When you think of port, do images of fusty old colonels, and posh Downton-style dinner parties come to mind? Or maybe mince pies and roaring fires? Not the kind of images that are likely to appeal to a generation of new wine drinkers. Yet port has been enjoying huge growth in the US over the past decade – but a very different kind of port and with a much younger audience.
This time it is aged tawny port, served chilled, and with a whole range of dishes; cheese of course, but also with many desserts and even with fish and meat main courses. Tawny port doesn’t require decanting and will keep for a few weeks once opened. One export manager I talked to had arranged for massive double magnums of 20-year-old tawny port to be plonked on the bar in restaurants and bistros and then challenged sommeliers to pour from it, creating a bit of fun and theatre. Another sales manager told me: “Tawny port has got barmen and sommeliers back to playing with port again.”
Tawny port is aged for long periods in barrels – sometimes up to 100 years or more – at International Port Day recently, I tasted a tawny dating back to the 1860s. It develops a burnished pale brown colour and flavours of toasted nuts, figs and caramel. Ten-year-old is good (all ages are average) but 20-, 30- and even 40- year-old tawny can be sublime.
Also in fashion is white port, this time mixed with tonic water. Mix two parts tonic to one part port, add plenty of ice, and a slice or two of orange or lime or a sprig of mint. A very refreshing cocktail, the sweetness of the port working perfectly with the dry tonic.
Many port companies have started making red and white table wines in the Douro Valley (the birthplace of port) too, something unheard of in the past; already this accounts for 30 per cent of production.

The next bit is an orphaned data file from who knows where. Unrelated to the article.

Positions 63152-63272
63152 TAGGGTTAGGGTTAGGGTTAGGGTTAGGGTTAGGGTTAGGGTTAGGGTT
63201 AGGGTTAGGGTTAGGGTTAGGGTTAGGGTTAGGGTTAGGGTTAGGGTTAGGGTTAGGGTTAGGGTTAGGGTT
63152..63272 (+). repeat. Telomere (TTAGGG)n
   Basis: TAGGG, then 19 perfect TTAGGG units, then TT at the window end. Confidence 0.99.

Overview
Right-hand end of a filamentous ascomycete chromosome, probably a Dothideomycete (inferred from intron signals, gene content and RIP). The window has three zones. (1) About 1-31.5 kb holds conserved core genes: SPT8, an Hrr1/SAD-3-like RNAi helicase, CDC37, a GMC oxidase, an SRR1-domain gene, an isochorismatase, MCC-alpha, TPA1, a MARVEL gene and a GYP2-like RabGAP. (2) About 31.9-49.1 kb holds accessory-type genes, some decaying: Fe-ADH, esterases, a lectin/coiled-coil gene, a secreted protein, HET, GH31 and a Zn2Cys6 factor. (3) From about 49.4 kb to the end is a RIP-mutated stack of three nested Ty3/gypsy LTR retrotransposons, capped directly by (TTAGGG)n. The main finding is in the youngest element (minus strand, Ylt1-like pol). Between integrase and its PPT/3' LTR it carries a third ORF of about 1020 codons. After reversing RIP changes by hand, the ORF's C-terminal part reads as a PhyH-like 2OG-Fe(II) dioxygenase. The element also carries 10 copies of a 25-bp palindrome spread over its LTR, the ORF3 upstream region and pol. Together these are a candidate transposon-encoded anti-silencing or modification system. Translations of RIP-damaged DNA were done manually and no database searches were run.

Can they take all this innovation too far? Well, I found it difficult to like the Croft Pink Port (yes, rosé port) but apparently it is going down a bomb in SuperValu at the moment, so who am I to disagree?
I still have a great love of bottle-aged ports, with their dark damson fruits. A late bottled vintage is less expensive and requires no decanting, but possibly the best value lies in single quinta ports, made in years not quite good enough for a vintage declaration. Taylos Quinta de Vargellas (€64.95, the Corkscrew) is one of the best, but there is plenty of choice.
Whatever port you decide to drink, serve it in a decent wine glass; those tiny little schooners do no favours to any wine, port included.
Toasted nuts and herbs with a rich finish. Serve with tonic water.
64 Wine; Red Island; McHugh’s; Redmond’s; Corkscrew; Jus de Vine; Martin’s; Clontarf Wines; Liston’s; Grapevine; Blackrock Cellar; Morton’s Ranelagh
Rich, sweet plum fruits, dark chocolate, some Christmas cake spice, liquorice and a finish that is attractively savoury and long.
Stockists: Widely available including Corkscrew; Le Caveau; Bradley’s, Cork.
Graham’s 20 Year Old Tawny Port
Stockists: Mitchells; Clontarf Wines; The Parting Glass, Enniskerry.